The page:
State of the Art Laser Therapy
We offer state of the art laser therapy for leg veins combining Elite MPX and VBeam Perfecta Pulse Dye Lasers as well as Sclerotherapy using Asclera, FDA-approved sclerosant for leg vein therapy.
The gold standard for leg veins treatment remains the traditional sclerotherapy. However, for women who are not comfortable with needle injections or rare risk of skin ulceration from sclerotherapy, laser leg vein removal with Elite MPX laser and/or VBeam Perfecta Pulse Dye Laser is an excellent alternative. With its built-in Zimmer chiller, Elite MPX perfectly delivers Nd:Yag laser energy to minimize fine and moderately-sized red and even blue-hued leg veins and capillaries. VBeam Pulse Dye laser is effective against any superficial ‘red’ veins. Most patients would benefit from a series of 3 treatment sessions 4-6 weeks apart. While compression stocking is quite helpful to prevent exacerbation of leg veins and is required for sclerotherapy, it is not required for laser leg vein removal using Elite MPX laser and/or VBeam Pulse Dye Laser.
Before & After Photos of Laser Vein Therapy
What is sclerotherapy?
Sclerotherapy is a minimally invasive procedure done by your healthcare provider to treat uncomplicated spider veins and uncomplicated reticular veins. The treatment involves the injection of a solution into the affected veins.
What are spider veins?
Spider veins are very small and very fine red or blue veins. They are closer to the surface of the skin than varicose veins. They can look like a thin red line, tree branches or spider webs. Spider veins can be found on the legs and face and may cover a small or large area.
What are reticular veins?
Reticular veins can also be known as feeder veins. They are the blue and green veins beneath the surface of the skin. Reticular veins enlarge because of increased pressure in the vein. They can be caused by heredity. You may have reticular veins alone but you may also have spider veins at the same time.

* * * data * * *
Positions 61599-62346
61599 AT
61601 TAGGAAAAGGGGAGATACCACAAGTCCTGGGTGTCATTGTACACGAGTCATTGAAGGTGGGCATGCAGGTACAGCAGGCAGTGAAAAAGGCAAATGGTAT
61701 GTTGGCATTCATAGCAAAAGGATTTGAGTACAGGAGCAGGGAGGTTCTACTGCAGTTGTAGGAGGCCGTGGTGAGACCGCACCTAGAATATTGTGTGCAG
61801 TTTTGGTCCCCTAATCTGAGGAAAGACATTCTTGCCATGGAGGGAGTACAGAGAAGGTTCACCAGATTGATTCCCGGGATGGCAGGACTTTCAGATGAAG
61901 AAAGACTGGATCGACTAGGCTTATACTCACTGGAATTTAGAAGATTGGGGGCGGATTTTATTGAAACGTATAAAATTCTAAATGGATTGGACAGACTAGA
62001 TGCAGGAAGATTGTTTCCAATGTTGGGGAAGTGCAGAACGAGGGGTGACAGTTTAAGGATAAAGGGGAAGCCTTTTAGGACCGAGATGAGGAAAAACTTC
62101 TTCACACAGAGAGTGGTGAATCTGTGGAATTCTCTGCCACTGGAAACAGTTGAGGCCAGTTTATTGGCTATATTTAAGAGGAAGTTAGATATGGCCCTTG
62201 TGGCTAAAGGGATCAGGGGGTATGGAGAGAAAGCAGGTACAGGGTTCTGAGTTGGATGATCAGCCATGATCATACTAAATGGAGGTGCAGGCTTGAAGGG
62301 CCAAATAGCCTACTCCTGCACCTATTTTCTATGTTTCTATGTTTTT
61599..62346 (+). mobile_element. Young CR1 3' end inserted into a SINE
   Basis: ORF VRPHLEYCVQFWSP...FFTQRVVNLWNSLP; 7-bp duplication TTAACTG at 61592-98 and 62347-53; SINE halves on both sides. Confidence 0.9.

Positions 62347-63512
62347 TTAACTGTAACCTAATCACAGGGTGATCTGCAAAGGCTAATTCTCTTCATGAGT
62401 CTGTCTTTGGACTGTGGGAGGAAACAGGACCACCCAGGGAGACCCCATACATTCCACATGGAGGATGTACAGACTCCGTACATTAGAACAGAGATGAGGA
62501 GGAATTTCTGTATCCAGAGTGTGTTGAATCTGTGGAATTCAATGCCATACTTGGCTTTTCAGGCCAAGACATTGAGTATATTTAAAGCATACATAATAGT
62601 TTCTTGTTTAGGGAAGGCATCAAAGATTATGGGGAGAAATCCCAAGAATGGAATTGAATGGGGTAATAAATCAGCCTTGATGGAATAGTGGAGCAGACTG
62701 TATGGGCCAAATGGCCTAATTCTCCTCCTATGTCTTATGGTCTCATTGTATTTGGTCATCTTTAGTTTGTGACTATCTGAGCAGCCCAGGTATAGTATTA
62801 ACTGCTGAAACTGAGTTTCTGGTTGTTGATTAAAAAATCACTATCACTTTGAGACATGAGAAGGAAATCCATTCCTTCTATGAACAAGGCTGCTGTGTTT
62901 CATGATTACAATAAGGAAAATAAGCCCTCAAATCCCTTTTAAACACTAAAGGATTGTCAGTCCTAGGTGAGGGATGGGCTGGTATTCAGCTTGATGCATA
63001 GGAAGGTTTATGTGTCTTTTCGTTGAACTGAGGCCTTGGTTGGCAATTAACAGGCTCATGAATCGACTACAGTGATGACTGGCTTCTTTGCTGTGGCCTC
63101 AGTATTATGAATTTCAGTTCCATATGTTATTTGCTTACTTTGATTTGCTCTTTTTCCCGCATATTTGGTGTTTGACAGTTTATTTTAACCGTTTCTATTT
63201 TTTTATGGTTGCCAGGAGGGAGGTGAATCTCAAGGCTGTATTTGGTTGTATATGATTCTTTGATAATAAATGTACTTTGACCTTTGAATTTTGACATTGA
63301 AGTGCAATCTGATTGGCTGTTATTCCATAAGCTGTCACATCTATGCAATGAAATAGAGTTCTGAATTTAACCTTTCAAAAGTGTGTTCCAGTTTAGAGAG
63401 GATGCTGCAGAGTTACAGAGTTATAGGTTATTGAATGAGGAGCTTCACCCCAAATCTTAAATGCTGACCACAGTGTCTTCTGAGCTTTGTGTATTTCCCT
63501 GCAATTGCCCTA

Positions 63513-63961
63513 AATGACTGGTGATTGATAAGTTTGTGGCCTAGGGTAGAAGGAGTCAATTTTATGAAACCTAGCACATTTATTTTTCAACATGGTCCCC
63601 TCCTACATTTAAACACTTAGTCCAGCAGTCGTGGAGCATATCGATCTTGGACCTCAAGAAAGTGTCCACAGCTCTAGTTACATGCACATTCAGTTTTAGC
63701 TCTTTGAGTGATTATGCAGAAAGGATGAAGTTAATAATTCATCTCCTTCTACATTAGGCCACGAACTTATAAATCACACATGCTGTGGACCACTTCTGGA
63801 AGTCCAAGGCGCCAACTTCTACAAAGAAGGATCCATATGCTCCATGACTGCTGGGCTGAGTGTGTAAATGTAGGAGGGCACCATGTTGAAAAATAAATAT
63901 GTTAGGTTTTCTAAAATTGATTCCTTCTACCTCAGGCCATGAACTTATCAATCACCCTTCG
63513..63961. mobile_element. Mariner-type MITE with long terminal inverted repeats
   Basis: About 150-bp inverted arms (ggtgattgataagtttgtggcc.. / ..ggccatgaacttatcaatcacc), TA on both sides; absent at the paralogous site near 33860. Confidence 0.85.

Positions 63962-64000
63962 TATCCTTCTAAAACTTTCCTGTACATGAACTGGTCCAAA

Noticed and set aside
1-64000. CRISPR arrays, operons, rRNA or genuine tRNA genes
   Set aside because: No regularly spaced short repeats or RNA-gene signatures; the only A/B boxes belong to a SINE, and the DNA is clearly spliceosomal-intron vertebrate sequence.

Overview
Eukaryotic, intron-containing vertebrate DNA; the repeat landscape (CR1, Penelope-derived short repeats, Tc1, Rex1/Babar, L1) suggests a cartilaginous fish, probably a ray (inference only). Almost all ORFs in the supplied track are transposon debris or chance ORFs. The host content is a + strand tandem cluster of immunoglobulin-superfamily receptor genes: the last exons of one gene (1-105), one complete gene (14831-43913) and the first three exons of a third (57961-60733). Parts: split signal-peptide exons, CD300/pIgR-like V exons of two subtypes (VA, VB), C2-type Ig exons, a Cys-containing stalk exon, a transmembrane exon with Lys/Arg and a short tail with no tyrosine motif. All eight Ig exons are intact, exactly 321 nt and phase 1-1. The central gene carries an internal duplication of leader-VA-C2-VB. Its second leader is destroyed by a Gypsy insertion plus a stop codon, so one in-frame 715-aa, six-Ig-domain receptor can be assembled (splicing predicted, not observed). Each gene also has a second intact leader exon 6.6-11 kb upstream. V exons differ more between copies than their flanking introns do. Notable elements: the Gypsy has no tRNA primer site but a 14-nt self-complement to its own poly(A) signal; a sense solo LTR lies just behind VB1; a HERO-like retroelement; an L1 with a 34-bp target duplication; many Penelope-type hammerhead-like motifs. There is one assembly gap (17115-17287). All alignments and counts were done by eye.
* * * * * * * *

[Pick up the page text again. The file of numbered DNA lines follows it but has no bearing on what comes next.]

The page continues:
What causes spider and reticular veins?
Spider and reticular veins can be caused by many factors.
Heredity. Having a family member with prominent veins may increase the risk of you developing them. Approximately half of the people who get varicose veins have a family history of them.
Age. The normal wear and tear of aging may cause valves in the veins to weaken and not work as well.
Gender. Women are two to three times more likely to develop varicose veins than men. Up to half of American women have varicose veins. Changes in hormones due to puberty, pregnancy, menopause, or taking birth control pills may increase a woman’s risk of developing varicose veins.
Pregnancy. During pregnancy, the growth of the fetus increases the pressure on the veins in the legs. Varicose veins that occur during pregnancy usually improve within 3 to 12 months following delivery.
Overweight and obesity. Having extra weight on the body can put additional pressure on the veins.
Prolonged standing or sitting. This is particularly true with legs bent or crossed. When standing or sitting with legs bent or crossed, the veins have to work harder to pump the blood up to the heart.
Other possible causes for leg veins are race, posture, occupation, hormones such as estrogen and progesterone, primary valvular incompetence, and incompetent perforating veins.
What are varicose veins?
Varicose veins are large blue, dark purple veins. They protrude from the skin and many times they have a cord-like appearance and may twist or bulge. Varicose veins are found most frequently on the legs. Dr. Ting recommends endovascular laser ablation to be done by board-certified Vascular Surgeons for treatment of deep and/or large varicose veins.
Before & After Photos of Sclerotherapy using Asclera